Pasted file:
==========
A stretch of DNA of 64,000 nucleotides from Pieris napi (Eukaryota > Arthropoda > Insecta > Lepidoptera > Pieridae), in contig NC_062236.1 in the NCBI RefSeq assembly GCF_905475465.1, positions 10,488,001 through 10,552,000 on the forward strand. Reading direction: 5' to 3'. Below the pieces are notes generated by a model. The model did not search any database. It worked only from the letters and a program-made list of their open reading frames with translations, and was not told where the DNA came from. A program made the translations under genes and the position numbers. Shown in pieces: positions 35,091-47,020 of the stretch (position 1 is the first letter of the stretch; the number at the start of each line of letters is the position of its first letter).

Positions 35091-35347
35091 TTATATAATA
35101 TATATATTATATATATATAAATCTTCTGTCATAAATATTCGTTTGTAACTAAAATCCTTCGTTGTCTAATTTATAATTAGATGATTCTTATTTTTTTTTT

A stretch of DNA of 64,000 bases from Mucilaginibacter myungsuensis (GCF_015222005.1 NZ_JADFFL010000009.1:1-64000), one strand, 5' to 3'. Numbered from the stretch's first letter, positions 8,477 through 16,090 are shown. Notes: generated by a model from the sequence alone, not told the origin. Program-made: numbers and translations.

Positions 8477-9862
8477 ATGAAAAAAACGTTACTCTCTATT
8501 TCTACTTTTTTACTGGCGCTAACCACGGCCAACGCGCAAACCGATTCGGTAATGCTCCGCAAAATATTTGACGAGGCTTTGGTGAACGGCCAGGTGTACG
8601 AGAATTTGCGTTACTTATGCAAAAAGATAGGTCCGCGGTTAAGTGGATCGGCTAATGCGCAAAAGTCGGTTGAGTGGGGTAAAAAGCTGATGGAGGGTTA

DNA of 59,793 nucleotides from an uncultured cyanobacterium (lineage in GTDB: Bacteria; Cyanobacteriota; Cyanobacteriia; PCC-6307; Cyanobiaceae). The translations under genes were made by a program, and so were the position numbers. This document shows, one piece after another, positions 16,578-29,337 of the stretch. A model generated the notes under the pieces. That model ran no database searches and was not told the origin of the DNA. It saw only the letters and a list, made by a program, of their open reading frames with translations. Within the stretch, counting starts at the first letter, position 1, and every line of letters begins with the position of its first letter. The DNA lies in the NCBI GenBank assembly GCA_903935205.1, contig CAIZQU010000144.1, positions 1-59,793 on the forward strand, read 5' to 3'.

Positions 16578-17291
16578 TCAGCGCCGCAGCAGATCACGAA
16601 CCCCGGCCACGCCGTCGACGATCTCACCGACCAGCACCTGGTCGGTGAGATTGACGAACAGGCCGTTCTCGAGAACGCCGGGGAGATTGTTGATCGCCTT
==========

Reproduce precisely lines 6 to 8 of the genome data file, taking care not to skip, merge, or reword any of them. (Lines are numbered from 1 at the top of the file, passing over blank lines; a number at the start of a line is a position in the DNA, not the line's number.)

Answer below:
Positions 8477-9862
8477 ATGAAAAAAACGTTACTCTCTATT
8501 TCTACTTTTTTACTGGCGCTAACCACGGCCAACGCGCAAACCGATTCGGTAATGCTCCGCAAAATATTTGACGAGGCTTTGGTGAACGGCCAGGTGTACG